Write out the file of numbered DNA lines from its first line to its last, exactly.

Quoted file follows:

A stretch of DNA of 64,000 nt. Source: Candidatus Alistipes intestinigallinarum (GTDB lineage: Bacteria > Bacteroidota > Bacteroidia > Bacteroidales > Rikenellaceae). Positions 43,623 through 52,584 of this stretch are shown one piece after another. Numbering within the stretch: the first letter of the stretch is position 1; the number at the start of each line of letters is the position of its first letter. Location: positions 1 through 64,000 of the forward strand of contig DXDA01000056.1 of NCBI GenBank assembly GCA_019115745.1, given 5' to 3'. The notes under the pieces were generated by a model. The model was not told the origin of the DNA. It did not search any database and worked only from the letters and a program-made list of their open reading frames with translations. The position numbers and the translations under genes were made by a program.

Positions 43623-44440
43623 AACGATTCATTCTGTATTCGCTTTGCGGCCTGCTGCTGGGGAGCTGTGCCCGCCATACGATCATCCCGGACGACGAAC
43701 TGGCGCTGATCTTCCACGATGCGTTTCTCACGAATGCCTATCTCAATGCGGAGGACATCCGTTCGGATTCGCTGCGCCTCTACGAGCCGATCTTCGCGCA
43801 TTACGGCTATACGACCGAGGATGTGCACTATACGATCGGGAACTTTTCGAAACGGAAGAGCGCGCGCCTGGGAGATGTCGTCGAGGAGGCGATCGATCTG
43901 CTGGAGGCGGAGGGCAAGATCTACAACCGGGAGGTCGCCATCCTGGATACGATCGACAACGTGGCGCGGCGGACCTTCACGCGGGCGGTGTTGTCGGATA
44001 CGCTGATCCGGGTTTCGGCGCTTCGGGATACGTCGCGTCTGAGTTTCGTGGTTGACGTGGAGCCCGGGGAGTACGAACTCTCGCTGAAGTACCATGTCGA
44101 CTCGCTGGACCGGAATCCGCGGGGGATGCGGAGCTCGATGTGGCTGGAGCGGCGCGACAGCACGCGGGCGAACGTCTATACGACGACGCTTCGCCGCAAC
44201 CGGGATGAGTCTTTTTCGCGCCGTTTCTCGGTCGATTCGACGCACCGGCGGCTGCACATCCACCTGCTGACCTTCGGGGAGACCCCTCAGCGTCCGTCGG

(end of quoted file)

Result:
A stretch of DNA of 64,000 nt. Source: Candidatus Alistipes intestinigallinarum (GTDB lineage: Bacteria > Bacteroidota > Bacteroidia > Bacteroidales > Rikenellaceae). Positions 43,623 through 52,584 of this stretch are shown one piece after another. Numbering within the stretch: the first letter of the stretch is position 1; the number at the start of each line of letters is the position of its first letter. Location: positions 1 through 64,000 of the forward strand of contig DXDA01000056.1 of NCBI GenBank assembly GCA_019115745.1, given 5' to 3'. The notes under the pieces were generated by a model. The model was not told the origin of the DNA. It did not search any database and worked only from the letters and a program-made list of their open reading frames with translations. The position numbers and the translations under genes were made by a program.

Positions 43623-44440
43623 AACGATTCATTCTGTATTCGCTTTGCGGCCTGCTGCTGGGGAGCTGTGCCCGCCATACGATCATCCCGGACGACGAAC
43701 TGGCGCTGATCTTCCACGATGCGTTTCTCACGAATGCCTATCTCAATGCGGAGGACATCCGTTCGGATTCGCTGCGCCTCTACGAGCCGATCTTCGCGCA
43801 TTACGGCTATACGACCGAGGATGTGCACTATACGATCGGGAACTTTTCGAAACGGAAGAGCGCGCGCCTGGGAGATGTCGTCGAGGAGGCGATCGATCTG
43901 CTGGAGGCGGAGGGCAAGATCTACAACCGGGAGGTCGCCATCCTGGATACGATCGACAACGTGGCGCGGCGGACCTTCACGCGGGCGGTGTTGTCGGATA
44001 CGCTGATCCGGGTTTCGGCGCTTCGGGATACGTCGCGTCTGAGTTTCGTGGTTGACGTGGAGCCCGGGGAGTACGAACTCTCGCTGAAGTACCATGTCGA
44101 CTCGCTGGACCGGAATCCGCGGGGGATGCGGAGCTCGATGTGGCTGGAGCGGCGCGACAGCACGCGGGCGAACGTCTATACGACGACGCTTCGCCGCAAC
44201 CGGGATGAGTCTTTTTCGCGCCGTTTCTCGGTCGATTCGACGCACCGGCGGCTGCACATCCACCTGCTGACCTTCGGGGAGACCCCTCAGCGTCCGTCGG